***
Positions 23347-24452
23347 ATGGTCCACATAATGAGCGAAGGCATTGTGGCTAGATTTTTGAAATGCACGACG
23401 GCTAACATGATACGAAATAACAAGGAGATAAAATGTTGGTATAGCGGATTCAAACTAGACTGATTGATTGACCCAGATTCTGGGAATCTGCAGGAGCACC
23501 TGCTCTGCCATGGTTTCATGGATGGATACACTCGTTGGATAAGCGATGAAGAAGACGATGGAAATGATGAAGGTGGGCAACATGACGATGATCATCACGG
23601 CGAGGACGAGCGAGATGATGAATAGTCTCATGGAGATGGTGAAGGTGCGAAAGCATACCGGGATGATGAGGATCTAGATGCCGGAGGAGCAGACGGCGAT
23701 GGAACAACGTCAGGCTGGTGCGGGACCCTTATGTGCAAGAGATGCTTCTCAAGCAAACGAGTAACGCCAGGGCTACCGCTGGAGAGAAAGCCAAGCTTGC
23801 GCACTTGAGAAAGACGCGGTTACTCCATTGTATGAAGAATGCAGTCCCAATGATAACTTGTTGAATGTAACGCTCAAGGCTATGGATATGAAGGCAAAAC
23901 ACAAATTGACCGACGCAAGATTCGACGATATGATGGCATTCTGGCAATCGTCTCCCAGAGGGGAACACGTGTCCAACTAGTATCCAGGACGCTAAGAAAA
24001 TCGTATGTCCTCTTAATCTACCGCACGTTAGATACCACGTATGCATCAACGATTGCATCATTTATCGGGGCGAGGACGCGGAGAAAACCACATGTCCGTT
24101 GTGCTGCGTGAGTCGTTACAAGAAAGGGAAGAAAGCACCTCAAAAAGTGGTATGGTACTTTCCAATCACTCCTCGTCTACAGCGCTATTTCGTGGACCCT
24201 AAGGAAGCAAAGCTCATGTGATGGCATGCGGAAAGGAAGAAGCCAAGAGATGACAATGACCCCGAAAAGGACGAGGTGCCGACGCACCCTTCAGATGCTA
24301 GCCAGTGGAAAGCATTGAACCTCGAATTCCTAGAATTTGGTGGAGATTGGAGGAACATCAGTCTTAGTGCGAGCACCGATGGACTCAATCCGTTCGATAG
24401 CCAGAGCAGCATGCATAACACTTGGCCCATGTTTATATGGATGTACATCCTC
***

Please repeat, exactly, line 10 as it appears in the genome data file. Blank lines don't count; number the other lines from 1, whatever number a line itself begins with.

24101 GTGCTGCGTGAGTCGTTACAAGAAAGGGAAGAAAGCACCTCAAAAAGTGGTATGGTACTTTCCAATCACTCCTCGTCTACAGCGCTATTTCGTGGACCCT